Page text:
But that’s not to say I didn’t appreciate anything about Valen. Indeed, I appreciated that he’s an older protagonist who also has been married for ten years. The domesticity was fun and I liked that he and his wife’s parents didn’t get along (and those scenes really seemed to pull from Regency-era novels). He’s also nondescript and has seemingly few qualms about doing anything. His wife seems equally ambitious, perhaps more so, and reading the two of them together was fun. The last member of his crew is Jaq, a former sailor who had quite a fun personality and who felt the most unique. I liked how plainly he spoke and how loyal he was to Valen. And then there’s Ria, a noblewoman of this world from the Spanish-inspired side who runs her family’s casino and periodically travels to Valtiffe to hold a tournament. She felt like she should have been a more major character, but her chapters were few and far between, so it was difficult to get a sense of her, though, in the beginning, she was delightfully quick to accuse and think poorly of most people. She made so many mistakes throughout the novel, but, by the end, there wasn’t much to her character even though some intrigue should have played a larger role in the story and put her at the heart of it. Michel was interesting. As a Brother, he has use of magic and seems to act sort of as a spy, but he seems to be quite prone at getting himself into trouble and he felt just as much of a tool as Tenerieve. Lastly, there was Omer-Guy, an ambassador from the French side who schemes, but, other than enjoying spying on other people, I have no real idea of what his role was supposed to be or why he was marked as a main character worthy of his own chapters.
Ostensibly, The Knave of Secrets is supposed to be about Valen being caught between two groups of people who want the secret he won. He’s supposed to be in over his head in a game that’s being played at a higher level but ends up on his own lower one. There are the queens of the two countries and their ambassadors, but I couldn’t quite tell what they were playing at, especially when one of the notable ladies of the island became involved. What any of them wanted I had a hard time picking out. It seemed like one wanted the secret and the other wanted to keep it a secret, but what it meant in terms of war and the ending was just a little confusing since the world isn’t fully built and the story, frankly, felt a little meandering until it hit on how it wanted to end. Then there’s the Brothers, the men who live in a tower that hovers over the town and who practice magic, but keep much hidden, meaning I have no clue how their magic was supposed to work and I have so many questions, like is magic something the Brothers just develop and anyone, provided they are male, can study to become a Brother? The idea of Valen being caught between all these groups sounds like a fascinating story and I would have loved to see more scheming and intrigue, but so much of the story was devoted to how to play card games and how Valen was cheating at them and expounding on how great a gambler Valen is.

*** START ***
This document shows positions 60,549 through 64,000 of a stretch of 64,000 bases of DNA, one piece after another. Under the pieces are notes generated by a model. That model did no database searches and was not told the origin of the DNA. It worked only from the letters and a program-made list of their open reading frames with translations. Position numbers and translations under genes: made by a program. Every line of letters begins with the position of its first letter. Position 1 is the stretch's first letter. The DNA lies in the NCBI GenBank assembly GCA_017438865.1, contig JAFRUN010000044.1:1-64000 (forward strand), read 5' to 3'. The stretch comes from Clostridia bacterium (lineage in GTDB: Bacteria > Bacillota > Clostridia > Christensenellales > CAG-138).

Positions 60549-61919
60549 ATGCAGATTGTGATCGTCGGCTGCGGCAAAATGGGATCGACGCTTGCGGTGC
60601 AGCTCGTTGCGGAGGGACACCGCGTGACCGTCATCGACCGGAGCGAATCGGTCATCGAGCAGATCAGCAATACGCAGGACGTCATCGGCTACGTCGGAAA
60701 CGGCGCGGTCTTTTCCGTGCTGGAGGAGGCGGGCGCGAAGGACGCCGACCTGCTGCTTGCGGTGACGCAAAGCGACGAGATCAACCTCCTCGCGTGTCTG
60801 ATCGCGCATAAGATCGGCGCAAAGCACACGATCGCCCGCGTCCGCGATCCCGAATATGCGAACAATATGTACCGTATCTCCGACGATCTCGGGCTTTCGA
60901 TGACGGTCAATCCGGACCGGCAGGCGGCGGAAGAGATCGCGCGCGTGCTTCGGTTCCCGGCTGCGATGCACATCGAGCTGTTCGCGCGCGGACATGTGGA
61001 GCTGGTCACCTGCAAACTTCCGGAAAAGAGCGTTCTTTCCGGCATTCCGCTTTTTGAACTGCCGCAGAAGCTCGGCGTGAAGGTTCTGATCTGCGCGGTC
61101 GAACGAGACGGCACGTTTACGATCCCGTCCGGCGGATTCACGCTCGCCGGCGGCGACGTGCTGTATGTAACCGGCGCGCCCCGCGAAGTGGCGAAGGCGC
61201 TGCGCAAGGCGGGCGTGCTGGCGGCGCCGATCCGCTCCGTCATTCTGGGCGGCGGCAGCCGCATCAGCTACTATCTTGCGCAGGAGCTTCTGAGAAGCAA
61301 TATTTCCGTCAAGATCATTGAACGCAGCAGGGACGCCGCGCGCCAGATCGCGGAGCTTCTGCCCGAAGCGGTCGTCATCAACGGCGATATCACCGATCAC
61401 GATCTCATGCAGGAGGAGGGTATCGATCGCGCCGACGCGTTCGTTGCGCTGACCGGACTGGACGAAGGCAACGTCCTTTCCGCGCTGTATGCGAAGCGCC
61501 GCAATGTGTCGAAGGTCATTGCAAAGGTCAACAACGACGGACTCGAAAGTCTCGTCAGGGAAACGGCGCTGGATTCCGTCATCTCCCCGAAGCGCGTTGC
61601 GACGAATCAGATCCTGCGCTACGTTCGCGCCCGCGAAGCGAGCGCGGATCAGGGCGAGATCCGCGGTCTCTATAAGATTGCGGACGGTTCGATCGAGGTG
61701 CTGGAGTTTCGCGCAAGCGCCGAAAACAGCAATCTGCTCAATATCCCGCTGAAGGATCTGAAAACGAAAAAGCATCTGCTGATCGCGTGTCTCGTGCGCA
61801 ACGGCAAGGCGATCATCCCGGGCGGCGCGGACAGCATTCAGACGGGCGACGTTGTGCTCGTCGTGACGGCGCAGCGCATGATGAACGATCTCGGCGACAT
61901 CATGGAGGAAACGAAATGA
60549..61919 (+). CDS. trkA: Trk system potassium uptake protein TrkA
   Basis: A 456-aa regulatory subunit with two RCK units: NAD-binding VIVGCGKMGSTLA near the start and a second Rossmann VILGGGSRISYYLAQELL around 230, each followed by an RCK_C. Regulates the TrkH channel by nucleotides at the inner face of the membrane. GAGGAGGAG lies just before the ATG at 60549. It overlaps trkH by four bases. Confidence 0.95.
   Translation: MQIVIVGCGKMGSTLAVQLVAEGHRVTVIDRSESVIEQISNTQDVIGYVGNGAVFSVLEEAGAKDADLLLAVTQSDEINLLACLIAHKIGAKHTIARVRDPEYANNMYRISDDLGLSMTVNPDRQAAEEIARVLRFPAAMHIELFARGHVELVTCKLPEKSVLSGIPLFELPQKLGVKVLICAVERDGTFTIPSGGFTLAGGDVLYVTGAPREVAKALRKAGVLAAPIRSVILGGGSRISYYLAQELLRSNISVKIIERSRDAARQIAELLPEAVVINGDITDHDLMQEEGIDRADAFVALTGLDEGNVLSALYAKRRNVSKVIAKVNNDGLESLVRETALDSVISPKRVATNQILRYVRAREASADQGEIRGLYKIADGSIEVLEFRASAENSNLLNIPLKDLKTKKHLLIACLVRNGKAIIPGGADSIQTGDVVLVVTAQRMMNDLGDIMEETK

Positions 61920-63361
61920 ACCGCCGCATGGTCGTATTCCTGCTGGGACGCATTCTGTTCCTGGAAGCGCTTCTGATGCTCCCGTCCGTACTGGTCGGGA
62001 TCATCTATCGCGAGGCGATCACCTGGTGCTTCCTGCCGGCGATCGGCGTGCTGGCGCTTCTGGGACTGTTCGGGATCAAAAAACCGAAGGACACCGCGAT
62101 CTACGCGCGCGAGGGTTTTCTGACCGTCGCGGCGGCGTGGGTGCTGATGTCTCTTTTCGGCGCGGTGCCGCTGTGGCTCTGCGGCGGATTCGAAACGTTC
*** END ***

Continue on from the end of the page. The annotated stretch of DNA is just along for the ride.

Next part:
The Knave of Secrets had a lot of the ingredients to make for a fascinating, rich fantasy, but it felt like it got sidetracked into a part of the world that shouldn’t have played such a huge role. Granted, that is the world the main character operates in, but the story is greater than him. There’s so much more I wanted from this book. In the end, it wasn’t quite my cup of tea with a poorly defined world and magic system and too much of the interesting, foreshadowing parts happening off page.
How many cups of tea will you need?
Get your copy (The Lily Cafe is NOT an Amazon affiliate)
Thank you to NetGalley and the publisher for a review copy. All opinions expressed are my own.
Pin this! (mostly a reminder to myself, but also an invitation to you!)
This blog is my home base, but you can also find me on: